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Narrow Bridge by Robbi Nester

Source: the poet
Paperback, 96 pgs.
I am an Amazon Affiliate

Narrow Bridge by Robbi Nester explores the degrees of fear we face throughout our lives as things change. The first section of the collection sets the tone for the whole, as each poem focuses on change — a desire to be something you’re not in “Mermaid to Woman” and a re-imagining of Beethoven as a whale in “The Making.” There is a certain fear in change, but Nester calls on the reader to see the beauty in being something different, something that evolves.

 From "The Making" (pg. 3)

If Beethoven were a whale, he would
groan a song as monumental as his bulk,
one the waves would write -- always
in suspension. They would take an hour
to break along a shore so distant
none of us could fathom where it was.

Nester explores the changes that happen during childhood, traveling miles and moving to a new home, and how scary those moments can be. But there are times where the reader still sees the wonder of change as the narrator plays “capture the moon” with a compact mirror. Imagination takes center stage in the second section, and my daughter really enjoyed these poems when I read them aloud to her. She was reminded of the tents we made in our old house’s living room, and she began thinking up her own games to play in the car.

Section three explores the darkest reaches of fear, including a poem for the Sandy Hook school shooting. There’s also a lament for what America has become.

Sandy Hook (pg. 33)

...The teacher tries
to hide us, but bullets fly
so fast. Now she won't 
wake up, no matter how
I shake her. No crayon
could ever be that red.

In the final sections, Nester explores the fears of the past and places them into context. She broadens the scope beyond the fears of a younger self about her unruly hair and the wiser self who sees those imperfections as par for the course of life. “My past/quivers beneath the lens of memory,” she says in “Picture of a Life.”

Narrow Bridge by Robbi Nester is an exploration of life — its bumps and moments of joy — to find the light. She reminds us to push through and “recognize the stranger” in ourselves. She calls on us to reach beyond our fears and ourselves into the unknown to find beauty in the vacillation and uncertainty of change.

RATING: Cinquain

About the Poet:

Robbi Nester is the author of three other books of poetry: a chapbook, Balance (White Violet, 2012), and two collections—A Likely Story (Moon Tide, 2014) and Other-Wise (Kelsay, 2017). She has also edited two anthologies: The Liberal Media Made Me Do It! (Nine Toes, 2014) and an Ekphrastic e-book, Over the Moon: Birds, Beasts, and Trees—celebrating the photography of Beth Moon, published as an issue of Poemeleon Poetry Journal.

A Compass for My Bones by Diana Smith Bolton

Source: Purchased
Paperback, 39 pgs.
I am an Amazon Affiliate

A Compass for My Bones by Diana Smith Bolton, who read at the DiVerse Poetry Gaithersburg Reading, is a chapbook of poetry that examines identity by digging below the surface of the skin. The first part of her collection focuses deeply on faith and how it applies to our actions in childhood — begging us to turn away from curiosities that call us into temptation.

Communion

We might be sisters, she whispered.
The lines of our bodies were as empty

as the priest's gesture, wiping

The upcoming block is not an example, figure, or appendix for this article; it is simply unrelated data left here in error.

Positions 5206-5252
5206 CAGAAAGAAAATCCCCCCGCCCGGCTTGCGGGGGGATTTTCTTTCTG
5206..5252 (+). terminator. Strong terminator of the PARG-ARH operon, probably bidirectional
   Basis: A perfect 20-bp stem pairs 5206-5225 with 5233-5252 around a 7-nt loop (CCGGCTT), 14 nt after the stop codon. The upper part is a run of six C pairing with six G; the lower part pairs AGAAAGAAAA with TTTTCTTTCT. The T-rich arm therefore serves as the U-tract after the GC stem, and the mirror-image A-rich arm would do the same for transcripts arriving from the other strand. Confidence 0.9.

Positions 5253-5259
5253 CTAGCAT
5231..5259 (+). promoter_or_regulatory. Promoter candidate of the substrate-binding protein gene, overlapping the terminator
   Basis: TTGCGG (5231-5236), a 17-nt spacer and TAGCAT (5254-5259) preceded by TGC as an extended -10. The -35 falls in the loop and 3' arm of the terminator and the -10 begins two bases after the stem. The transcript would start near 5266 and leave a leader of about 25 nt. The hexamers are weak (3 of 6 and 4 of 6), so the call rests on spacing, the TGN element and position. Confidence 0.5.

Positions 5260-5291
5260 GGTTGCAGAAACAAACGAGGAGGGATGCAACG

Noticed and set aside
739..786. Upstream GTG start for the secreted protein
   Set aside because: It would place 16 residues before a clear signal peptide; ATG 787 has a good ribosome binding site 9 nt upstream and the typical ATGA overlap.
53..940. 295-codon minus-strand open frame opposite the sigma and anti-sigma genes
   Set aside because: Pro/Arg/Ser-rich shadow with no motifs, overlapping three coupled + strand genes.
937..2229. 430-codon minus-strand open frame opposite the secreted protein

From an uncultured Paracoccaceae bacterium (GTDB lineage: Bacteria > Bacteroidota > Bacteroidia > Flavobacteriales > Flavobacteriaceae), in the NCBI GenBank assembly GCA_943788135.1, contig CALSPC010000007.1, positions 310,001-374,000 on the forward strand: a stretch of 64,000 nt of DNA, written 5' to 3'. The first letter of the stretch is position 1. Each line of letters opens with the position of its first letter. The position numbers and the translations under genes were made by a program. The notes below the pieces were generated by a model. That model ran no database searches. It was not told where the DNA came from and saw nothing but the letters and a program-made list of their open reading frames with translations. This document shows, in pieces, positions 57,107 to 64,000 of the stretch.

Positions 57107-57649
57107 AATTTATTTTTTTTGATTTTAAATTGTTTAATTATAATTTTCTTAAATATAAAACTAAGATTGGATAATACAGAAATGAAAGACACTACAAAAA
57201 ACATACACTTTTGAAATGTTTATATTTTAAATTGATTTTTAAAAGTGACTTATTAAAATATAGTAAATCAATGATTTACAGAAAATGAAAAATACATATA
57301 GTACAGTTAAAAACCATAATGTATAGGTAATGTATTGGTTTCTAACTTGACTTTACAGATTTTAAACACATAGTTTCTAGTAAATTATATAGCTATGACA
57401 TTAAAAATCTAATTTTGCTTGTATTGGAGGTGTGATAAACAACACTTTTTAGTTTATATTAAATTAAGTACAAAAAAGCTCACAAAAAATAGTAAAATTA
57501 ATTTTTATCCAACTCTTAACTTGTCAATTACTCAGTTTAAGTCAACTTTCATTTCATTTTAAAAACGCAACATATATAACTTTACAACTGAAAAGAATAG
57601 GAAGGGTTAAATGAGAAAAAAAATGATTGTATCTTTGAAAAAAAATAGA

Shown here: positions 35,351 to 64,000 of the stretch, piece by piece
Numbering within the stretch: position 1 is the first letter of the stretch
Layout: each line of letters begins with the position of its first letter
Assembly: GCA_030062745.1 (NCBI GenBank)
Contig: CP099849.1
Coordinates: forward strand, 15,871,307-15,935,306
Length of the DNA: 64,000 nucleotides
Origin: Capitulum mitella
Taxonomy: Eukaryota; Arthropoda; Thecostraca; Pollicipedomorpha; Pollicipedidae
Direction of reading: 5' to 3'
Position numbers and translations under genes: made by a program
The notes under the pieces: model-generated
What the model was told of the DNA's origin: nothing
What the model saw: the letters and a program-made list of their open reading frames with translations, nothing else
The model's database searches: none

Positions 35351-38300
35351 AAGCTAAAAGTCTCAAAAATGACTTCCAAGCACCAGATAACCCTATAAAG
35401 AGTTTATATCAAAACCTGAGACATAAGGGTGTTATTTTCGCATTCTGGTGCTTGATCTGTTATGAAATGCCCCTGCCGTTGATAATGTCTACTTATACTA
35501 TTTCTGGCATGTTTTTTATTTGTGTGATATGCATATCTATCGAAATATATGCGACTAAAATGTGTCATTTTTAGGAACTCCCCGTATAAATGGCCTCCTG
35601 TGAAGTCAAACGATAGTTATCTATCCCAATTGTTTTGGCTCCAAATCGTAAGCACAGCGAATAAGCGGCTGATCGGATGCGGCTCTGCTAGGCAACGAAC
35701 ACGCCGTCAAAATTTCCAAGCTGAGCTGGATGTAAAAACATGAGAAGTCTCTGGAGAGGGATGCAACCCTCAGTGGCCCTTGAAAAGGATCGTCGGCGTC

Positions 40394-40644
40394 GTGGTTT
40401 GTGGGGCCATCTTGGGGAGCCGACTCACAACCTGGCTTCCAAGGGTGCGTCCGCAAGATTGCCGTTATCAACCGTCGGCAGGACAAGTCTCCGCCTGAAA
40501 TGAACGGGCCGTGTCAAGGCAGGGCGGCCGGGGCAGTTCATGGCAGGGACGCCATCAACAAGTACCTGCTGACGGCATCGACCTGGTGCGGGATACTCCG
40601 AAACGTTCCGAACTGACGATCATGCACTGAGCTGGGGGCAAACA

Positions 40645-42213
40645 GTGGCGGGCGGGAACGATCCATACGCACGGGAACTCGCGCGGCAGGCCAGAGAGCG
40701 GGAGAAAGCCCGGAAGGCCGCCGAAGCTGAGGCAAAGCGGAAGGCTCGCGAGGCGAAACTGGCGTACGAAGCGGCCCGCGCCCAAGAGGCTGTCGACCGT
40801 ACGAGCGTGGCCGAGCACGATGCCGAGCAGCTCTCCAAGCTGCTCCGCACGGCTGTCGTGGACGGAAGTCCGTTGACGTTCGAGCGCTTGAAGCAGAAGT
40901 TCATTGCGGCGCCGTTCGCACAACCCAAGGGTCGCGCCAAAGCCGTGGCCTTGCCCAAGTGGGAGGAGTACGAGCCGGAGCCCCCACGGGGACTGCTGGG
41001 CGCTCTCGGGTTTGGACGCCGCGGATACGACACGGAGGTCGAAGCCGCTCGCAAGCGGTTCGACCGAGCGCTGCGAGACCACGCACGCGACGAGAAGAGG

the chalice's lip with white linen.
from "Three Scenes from Biloxi Beach"

I've seen black-and-white movies about sexy.
Like Lana Turner! she adds. I trot to the frothy water,
forbidden to touch it, and stare into the murky dark
as I stare at my life from four feet up.

There’s an ebb and flow in these beginning poems — a magnetic pull on the narrator leading them toward something and away from the child self s/he knew. When the section ends with “The Deer by the Lake,” the reader knows that the narrative has entered into an uncharted territory. Bolton uses the remainder of the collection to explore life through the eyes of characters and historical figures from Ophelia to Emily Dickinson, who had journeys into the dark and led to sadness.

A Compass for My Bones by Diana Smith Bolton is an exploration of the self and identity — the stumbles we take on life’s journey and how we handle them. Our internal compass is our guide after our parents have guided us through childhood. What of those who never made it through childhood or were never born alive? How do they find that compass. Bolton’s images are stunning.

Rating: Quatrain

About the Poet:

Diana Smith Bolton is a writer and editor in the Washington DC metro area. Born and raised in Jackson, Mississippi, Bolton studied literature at the University of Southern Mississippi and creative writing at the University of Florida, where she earned an MFA. She writes poetry and prose, and her work has appeared in numerous literary journals and collections. As founding editor of District Lit, a journal of writing and art, she is passionate about publishing meaningful work and collaborating with other writers.

Mailbox Monday #517

Mailbox Monday has become a tradition in the blogging world, and many of us thank Marcia of The Printed Page for creating it.

It now has it’s own blog where book bloggers can link up their own mailbox posts and share which books they bought or which they received for review from publishers, authors, and more.

Leslie, Martha, and I also will share our picks from everyone’s links in the new feature Books that Caught Our Eye. We hope you’ll join us.

Here’s what I received:

National Geographic Kids: Make This! by Ella Schwartz and Shah Selbe for review.

This book is designed to inspire the next generation of engineers and supports all kinds of kid creators: those who prefer guided instruction, those who prefer to dream up and design objects on their own, and everyone in between. With thoughtful text and bright illustrations, kids get the tools and the know-how to tackle all kinds of exciting projects: building a kaleidoscope, designing a fidget spinner, planting a rain forest, creating a musical instrument, and more. Unconventional scenarios inspired by real National Geographic explorers give kids a chance to think outside the box and apply their maker skills to real life. Chapters are divided up by scientific principle, such as simple machines, energy, and forces. In each chapter, kids can start by following step-by-step activities, or get creative by tackling an open-ended challenge. Helpful sidebars explain the science behind what’s happening every step of the way.